The subpoenaed documents could lead to interviews with top officials within the Trump organization. The GSA, for example, receives monthly reports from the Trump Organization detailing the hotel’s costs and revenue.
The plaintiffs are also seeking tax records related to the president’s business, though they did not request the president’s personal tax returns.
It is unclear how much of the information — even if it is entered into the court record — may be released to the public. Many of the documents being sought by the plaintiffs are held by third-party hotel operators.
U.S. District Judge Peter Messitte in Greenbelt, Md., this summer allowed the lawsuit to move forward in the case, which alleges the president is violating the emolument clauses of the Constitution by continuing to do business with foreign governments.
As part of their case, Racine and Frosh must show that similar venues, such as the convention center, lost business because of competition from the Trump Hotel.
Justice Department attorneys have repeatedly sought to delay the case to prevent or at least put off discovery, a process in which attorneys can seek documents and depositions in the case. In court filings, the attorneys have argued that the president has not received emoluments, that D.C. and Maryland do not have standing to bring such action, and that the judge should dismiss the case.
Recently the Justice Department asked Messitte to stay the case and allow a higher court to intervene, a request he denied last month, instead ordering the plaintiffs to submit a schedule for discovery.
The agency’s attorneys again asked Messitte for a stay Friday, in the hope that the U.S. 4th Circuit Court of Appeals would intervene.
Messitte has limited discovery to information related to the president’s D.C. hotel. This is the second civil case in which Trump’s business is now subject to discovery, after Trump agreed to produce portions of his calendar from 2007 and 2008 in a defamation lawsuit brought by former “Apprentice” contestant Summer Zervos.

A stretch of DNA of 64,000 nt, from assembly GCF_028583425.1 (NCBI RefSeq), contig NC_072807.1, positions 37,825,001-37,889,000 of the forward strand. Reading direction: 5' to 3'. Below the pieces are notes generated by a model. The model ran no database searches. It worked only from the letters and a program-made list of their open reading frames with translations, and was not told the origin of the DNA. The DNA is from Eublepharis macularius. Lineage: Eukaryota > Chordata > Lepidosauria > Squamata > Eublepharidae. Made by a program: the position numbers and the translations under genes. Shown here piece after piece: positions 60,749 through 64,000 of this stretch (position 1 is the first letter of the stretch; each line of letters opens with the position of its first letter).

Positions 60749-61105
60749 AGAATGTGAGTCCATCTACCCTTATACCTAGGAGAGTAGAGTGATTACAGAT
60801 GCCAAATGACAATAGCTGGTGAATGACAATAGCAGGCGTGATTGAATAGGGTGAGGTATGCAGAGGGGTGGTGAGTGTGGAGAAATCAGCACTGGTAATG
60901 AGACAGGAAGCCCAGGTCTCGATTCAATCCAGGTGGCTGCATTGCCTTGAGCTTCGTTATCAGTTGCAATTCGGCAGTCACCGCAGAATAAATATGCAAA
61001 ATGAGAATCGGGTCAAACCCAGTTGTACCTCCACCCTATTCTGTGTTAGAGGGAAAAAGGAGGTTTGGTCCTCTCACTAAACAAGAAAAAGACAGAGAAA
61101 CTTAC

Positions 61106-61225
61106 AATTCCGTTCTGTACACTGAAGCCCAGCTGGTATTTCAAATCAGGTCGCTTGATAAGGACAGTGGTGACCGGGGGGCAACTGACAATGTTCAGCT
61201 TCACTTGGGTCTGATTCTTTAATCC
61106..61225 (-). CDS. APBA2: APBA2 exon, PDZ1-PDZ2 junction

Separately, the judge has not yet ruled on the president’s request to dismiss the lawsuit against him in his private, unofficial capacity. Trump’s personal lawyers renewed their request in a new filing on Monday for a ruling before the parties begin the discovery process.
The president, his attorneys say, should not be burdened with negotiations over documents and records if the complaint against him could ultimately be dismissed.
“The President, in turn, will be drawn into the inevitable disputes that will arise as discovery progresses,” wrote Trump’s lawyer William Consovoy. “The President will suffer the very burdens from which absolute immunity is supposed to shield him.”
A second emoluments case, brought by 198 congressional Democrats, could open the president’s company to discovery beyond the Washington, D.C., hotel. A district judge in D.C. has so far allowed that case to proceed.
Trump resigned from his business when he entered the White House but still owns it and can benefit from it financially. His sons Donald Trump Jr. and Eric Trump now run the company.
O’Connell, Marimow and Farenthold write for the Washington Post.